- Your church or nonprofit group, your local time bank, or your circle of friends, all may have items in their cupboards they haven't used much that someone you love might adore. Check it out.
- Old furniture refreshed with a new finish and additional décor like carving, painted scenes, or decoupage can make a great gift. These can end up looking nicer than the original.
- Barely used electronic equipment, discarded for minor anomalies and repaired by technicians, can often be purchased at a substantial discount.
Read More From Holidappy
Fair Trade Products
There is a growing international movement to ensure that producers of foods and crafts from third world countries receive a fair wage for the work they do. In addition, producers must honor the environments in which they work and live. Fair Trade products include foods, beverages, spices, artisanal jewelry, and organic clothing. Look for one of three Fair Trade labels: International Fair Trade, Fair for Life, and Fair Trade USA.
Products with Recycled Content
More and more products are being made with recycled materials––purses from old plastic billboards, photo frames from old keyboards, candle holders from old wine barrels, and many things from recycled paper and cardboard.
Great green gifts for family members and friends who are writers or home business owners are 3-ring binders made of cardboard, a printer accompanied by 100% recycled content paper, or a new portfolio with replacement tablets containing recycled paper. See the links section below for more interesting recycled products.
Eco-Friendly Replacement Products
This green concept means buying a gift that will minimize or eliminate the use of an environmentally harmful product. Examples of such harmful products are gas-driven vehicles, single-use plastics, toxic chemicals, etc. Examples of replacement type gifts are:
- Nice-looking leather or cloth backpack, colorful set of fabric shopping bags, a metal cart with wheels, or a two-sided rear-wheel bike rack to eliminate the need for plastic shopping bags.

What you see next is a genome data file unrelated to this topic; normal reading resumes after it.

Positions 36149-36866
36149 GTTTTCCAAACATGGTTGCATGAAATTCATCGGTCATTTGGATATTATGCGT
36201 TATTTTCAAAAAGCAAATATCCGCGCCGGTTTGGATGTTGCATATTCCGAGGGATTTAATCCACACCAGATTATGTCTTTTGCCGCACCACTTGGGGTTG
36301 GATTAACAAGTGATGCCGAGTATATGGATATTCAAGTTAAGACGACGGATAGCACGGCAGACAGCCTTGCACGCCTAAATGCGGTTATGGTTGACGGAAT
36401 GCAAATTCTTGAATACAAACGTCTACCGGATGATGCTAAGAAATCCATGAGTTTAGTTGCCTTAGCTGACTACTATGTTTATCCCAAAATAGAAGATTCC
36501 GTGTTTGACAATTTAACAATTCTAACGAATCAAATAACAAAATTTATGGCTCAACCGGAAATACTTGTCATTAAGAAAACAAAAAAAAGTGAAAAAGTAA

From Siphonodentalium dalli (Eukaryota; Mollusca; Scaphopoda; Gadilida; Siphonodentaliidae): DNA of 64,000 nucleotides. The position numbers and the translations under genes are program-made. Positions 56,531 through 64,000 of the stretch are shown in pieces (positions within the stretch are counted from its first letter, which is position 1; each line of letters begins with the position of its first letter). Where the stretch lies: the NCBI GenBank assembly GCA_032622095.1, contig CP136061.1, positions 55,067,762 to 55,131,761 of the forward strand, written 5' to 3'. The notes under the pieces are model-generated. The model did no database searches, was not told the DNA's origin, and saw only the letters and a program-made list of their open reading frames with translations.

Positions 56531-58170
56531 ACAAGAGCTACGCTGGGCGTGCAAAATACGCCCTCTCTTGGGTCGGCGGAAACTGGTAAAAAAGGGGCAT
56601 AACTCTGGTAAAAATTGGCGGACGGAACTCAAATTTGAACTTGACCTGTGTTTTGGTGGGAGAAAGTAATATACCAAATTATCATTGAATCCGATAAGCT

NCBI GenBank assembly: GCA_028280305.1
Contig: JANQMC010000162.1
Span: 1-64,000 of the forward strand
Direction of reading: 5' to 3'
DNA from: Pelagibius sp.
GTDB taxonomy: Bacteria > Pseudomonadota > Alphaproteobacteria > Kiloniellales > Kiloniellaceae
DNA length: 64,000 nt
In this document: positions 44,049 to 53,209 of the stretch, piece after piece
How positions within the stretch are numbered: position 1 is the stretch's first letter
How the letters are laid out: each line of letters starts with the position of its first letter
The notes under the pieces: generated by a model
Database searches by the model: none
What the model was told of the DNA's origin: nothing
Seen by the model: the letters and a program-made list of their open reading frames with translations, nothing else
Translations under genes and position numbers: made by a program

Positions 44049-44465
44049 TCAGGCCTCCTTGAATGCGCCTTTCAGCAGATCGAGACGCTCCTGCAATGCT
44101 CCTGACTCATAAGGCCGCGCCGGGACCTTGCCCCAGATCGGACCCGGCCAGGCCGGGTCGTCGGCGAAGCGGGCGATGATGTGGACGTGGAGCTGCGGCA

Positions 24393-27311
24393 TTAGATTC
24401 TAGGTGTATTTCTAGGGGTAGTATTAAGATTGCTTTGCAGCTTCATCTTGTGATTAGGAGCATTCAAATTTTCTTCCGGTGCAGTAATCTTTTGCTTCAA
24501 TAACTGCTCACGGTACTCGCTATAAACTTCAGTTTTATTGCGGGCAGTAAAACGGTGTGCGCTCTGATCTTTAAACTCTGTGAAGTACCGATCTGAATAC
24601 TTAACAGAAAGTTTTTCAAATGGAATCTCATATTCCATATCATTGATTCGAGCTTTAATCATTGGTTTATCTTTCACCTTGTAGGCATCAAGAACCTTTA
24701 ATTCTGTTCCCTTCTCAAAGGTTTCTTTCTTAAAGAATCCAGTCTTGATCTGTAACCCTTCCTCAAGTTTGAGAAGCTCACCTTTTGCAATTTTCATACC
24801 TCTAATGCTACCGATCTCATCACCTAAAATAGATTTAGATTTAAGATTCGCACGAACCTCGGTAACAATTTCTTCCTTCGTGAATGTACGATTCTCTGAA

- Good walking shoes, an annual public transportation pass, a bicycle, motorcycle, or electric car (depending on how much money you want to spend) to reduce the need to drive a gas-driven car.
- A raised-bed gardening kit or collection of native plants, for those you love who are gardeners, to replace their water-guzzling grass or outdoor tropical plants.
- An indoor window garden kit to grow food locally all year round, reducing the cost of buying produce transported cross-country or internationally.
One year one of my brothers bought me a 3-pod AeroGarden—including basil, parsley, and dill. I set it up, photographed the results, and sent them to him. My basil is now growing outside. The dill never took off, but I enjoyed the parsley for several months. This year he sent me an AeroGarden with 6 pods that includes cilantro, my favorite herb.
Minimal Product Packaging
Some manufacturers secure their products so tightly with hard plastic that one needs an Exacto knife to cut them loose. The same product by a different manufacturer might use hardly any plastic in their packaging at all. If the product quality is similar, get the one with less packaging.
This is another green action that helps to reduce the amount of plastics we use, hence the amount of oil needed to fuel the plastics industry. It reduces what we throw away, thereby reducing pollution. It also sends a message to manufacturers that consumers are paying attention to packaging, especially if you accompany your purchase with an email thanking your manufacturer of choice for their minimal packaging style.
Some people like to buy functional "gifts" to improve their homes at Christmas, instead of (or in addition to) buying individual gifts for the family. If you are thinking of getting one that uses water or electricity, pay attention to their certifications.
WaterSense labelling currently includes devices or fixtures that use water, but not electricity. They must have been certified as at least 20% more water-efficient than other such products on the market––like showerheads, toilets, kitchen, and bathroom sink faucets and accessories.